Sometimes it seems like hairstylists have their own secret language to discuss hair situations. What do words like “cuticle” and “demi-permanent” even mean?
Hair color expert Estelle Baumhauer, Color Director at eSalon.com, an online company that provides personalized, custom blended home hair color, shares a quick user-guide to salon speak:
Why hairstylists hate home hair color.
Brassy: when hair with warm undertones is chemically lightened and begins to fade, the color may turn a brass-colored tone.
Cool: a tonal value for blonde, brunette, and red shades. “Cool” colors have blue or violet undertones. Some cool hair colors include platinum blondes, ash browns, and plum reds.
Coverage: how well a hair color covers gray hair. Most demi-permanent color formulations are too transparent to effectively cover gray hair, so it’s best to use a stronger, permanent color. Covering gray also requires a special color formulation in order to avoid flat or unnatural results.
Cuticle: the outer, shingle-like layer of cells that surround and protect the inner layers of the hair strand.
Demi-permanent: demi-permanent hair color deposits color onto the hair without lightening the current pigment at all. It does not lift out any color, but only adds more color on top, whereas permanent color lifts out the current pigment and deposits a new, permanent one.
Developer: an oxidizing agent that is mixed with a hair dye to develop the color molecules and create a change in the hair color during the application.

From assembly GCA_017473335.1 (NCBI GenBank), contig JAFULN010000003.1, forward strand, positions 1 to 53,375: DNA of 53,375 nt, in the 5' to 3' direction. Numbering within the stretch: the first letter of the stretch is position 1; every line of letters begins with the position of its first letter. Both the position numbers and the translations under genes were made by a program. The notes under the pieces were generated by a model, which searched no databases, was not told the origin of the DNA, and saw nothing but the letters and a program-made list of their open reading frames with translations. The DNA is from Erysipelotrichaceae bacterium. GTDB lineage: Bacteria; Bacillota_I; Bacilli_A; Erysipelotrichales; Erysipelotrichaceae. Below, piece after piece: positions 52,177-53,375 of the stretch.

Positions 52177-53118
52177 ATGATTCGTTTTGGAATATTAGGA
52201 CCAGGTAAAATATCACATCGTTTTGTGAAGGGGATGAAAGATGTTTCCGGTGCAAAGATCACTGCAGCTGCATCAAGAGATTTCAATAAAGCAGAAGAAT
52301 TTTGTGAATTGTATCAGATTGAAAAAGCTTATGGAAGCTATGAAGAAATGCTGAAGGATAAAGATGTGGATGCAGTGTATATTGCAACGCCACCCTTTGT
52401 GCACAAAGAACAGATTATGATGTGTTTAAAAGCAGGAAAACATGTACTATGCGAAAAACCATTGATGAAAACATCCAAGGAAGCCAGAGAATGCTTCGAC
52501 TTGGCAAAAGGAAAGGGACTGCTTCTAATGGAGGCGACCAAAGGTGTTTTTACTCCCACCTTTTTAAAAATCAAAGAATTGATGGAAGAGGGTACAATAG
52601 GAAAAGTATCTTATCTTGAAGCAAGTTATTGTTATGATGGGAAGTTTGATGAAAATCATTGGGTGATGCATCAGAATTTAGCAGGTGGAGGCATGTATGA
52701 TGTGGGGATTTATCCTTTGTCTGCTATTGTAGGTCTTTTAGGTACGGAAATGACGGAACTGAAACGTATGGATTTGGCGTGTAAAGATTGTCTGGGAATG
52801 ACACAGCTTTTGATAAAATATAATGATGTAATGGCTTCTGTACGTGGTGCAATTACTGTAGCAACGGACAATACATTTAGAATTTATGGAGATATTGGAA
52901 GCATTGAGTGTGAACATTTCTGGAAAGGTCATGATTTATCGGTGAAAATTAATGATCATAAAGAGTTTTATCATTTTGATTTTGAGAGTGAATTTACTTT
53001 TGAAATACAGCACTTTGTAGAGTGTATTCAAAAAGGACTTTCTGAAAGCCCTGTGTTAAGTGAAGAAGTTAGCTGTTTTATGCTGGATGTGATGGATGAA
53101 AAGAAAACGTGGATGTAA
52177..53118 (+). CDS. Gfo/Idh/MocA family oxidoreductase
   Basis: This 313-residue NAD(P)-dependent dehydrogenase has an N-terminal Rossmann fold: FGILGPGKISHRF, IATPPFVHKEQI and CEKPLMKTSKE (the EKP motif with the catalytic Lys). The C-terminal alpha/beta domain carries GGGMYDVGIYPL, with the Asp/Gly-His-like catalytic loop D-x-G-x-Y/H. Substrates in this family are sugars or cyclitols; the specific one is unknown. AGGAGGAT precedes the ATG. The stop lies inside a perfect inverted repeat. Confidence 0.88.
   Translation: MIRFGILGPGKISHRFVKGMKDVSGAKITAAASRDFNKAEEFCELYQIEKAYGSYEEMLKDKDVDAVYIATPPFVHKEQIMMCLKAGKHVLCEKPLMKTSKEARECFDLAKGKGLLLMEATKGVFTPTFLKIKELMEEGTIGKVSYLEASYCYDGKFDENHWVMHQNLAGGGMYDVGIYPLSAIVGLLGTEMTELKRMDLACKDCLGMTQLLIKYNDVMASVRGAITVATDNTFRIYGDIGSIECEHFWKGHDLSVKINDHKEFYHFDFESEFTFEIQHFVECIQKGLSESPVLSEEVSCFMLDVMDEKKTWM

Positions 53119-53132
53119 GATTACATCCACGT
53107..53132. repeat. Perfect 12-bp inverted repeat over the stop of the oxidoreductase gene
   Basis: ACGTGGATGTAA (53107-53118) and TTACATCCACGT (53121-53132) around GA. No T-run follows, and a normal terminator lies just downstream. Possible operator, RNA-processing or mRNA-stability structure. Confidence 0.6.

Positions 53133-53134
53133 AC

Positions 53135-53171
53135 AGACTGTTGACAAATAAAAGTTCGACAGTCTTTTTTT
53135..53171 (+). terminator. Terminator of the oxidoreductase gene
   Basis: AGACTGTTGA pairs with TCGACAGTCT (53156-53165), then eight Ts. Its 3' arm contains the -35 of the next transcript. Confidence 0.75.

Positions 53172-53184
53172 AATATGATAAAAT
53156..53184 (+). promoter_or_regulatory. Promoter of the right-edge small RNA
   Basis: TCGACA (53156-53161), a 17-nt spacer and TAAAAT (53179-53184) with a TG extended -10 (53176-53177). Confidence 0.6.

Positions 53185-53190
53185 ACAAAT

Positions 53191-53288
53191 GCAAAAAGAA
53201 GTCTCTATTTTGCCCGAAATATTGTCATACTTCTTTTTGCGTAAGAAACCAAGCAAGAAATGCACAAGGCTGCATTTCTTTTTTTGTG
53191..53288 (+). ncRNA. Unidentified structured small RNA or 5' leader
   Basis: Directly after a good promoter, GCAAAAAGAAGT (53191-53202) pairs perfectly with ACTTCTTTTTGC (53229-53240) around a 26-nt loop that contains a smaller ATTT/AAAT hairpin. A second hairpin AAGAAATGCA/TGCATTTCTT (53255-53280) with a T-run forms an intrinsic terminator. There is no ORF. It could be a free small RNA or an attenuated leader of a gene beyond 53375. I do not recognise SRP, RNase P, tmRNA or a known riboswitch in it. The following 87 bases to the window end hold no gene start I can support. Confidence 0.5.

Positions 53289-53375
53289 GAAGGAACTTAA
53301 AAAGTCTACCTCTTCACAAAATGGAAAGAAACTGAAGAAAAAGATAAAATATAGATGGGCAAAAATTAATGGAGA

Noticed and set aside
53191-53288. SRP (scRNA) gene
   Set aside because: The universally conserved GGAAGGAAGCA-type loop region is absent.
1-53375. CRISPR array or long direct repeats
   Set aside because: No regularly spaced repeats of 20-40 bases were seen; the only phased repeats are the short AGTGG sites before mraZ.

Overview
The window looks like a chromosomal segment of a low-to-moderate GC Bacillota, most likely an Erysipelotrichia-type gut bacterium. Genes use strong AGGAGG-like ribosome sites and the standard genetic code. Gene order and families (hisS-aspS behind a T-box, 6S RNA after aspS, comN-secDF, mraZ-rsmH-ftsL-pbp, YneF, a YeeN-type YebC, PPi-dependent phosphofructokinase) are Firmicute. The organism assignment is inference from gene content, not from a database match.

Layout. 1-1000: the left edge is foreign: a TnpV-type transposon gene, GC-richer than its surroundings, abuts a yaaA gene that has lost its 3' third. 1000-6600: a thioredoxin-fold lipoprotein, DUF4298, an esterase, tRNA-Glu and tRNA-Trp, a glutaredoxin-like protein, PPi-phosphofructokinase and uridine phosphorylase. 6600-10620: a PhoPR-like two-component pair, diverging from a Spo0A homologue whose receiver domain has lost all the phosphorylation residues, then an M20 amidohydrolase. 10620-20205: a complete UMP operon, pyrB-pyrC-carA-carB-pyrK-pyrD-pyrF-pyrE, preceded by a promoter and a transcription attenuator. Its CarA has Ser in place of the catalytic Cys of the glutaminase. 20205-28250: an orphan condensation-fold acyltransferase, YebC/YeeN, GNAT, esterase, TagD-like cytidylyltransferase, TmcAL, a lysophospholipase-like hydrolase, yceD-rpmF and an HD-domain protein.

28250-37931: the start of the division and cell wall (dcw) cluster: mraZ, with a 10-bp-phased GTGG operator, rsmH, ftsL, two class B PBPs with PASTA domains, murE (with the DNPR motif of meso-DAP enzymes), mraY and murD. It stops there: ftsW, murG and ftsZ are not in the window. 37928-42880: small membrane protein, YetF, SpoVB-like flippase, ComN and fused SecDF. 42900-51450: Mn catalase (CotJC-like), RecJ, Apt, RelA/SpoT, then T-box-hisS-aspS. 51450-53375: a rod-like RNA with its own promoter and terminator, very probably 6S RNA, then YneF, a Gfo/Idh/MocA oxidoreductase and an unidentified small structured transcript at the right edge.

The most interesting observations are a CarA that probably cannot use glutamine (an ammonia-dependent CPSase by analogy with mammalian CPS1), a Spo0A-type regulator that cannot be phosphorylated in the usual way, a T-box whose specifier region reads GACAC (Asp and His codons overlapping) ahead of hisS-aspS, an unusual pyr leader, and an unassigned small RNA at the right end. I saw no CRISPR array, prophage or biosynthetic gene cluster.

Double process: a color technique used to achieve dramatic color changes, like going from dark to light hair. First, the hair color is lifted with a lightener. Then a new color is deposited onto the hair for the final result.
Ends: the remaining hair below the roots (not limited to the very ends of the hair).
Gray vs. white: stylists consider gray hair and white hair to be the same. Both refer to hair that has no more color pigment.
Level: the identification number of the lightness or darkness of hair color, with Level 1 being darkest and Level 10 being lightest.
Lift: the chemical process of taking color out of the hair to make it lighter
Lightener: agent used to lift out the current color pigments in the hair in order to make it lighter.
Porosity: a measure of how well hair absorbs color based on the size of its pores. Hair that is very porous will absorb color more readily.
Retouch: applying hair color to just the regrowth, or the roots, instead of all over the head. This can also be called a root touch up.
Roots: the segment of hair near the scalp, where hair grows out. Also called “regrowth.”
Single process: a single color application that changes the overall hair color, without a separate lightening step as in double processing. This works well for boosting natural color and covering gray.
Warm: a tonal value for blonde, brunette, and red shades. “Warm” colors have yellow or red undertones. Some warm hair colors include golden blondes, auburn brunettes, and copper reds.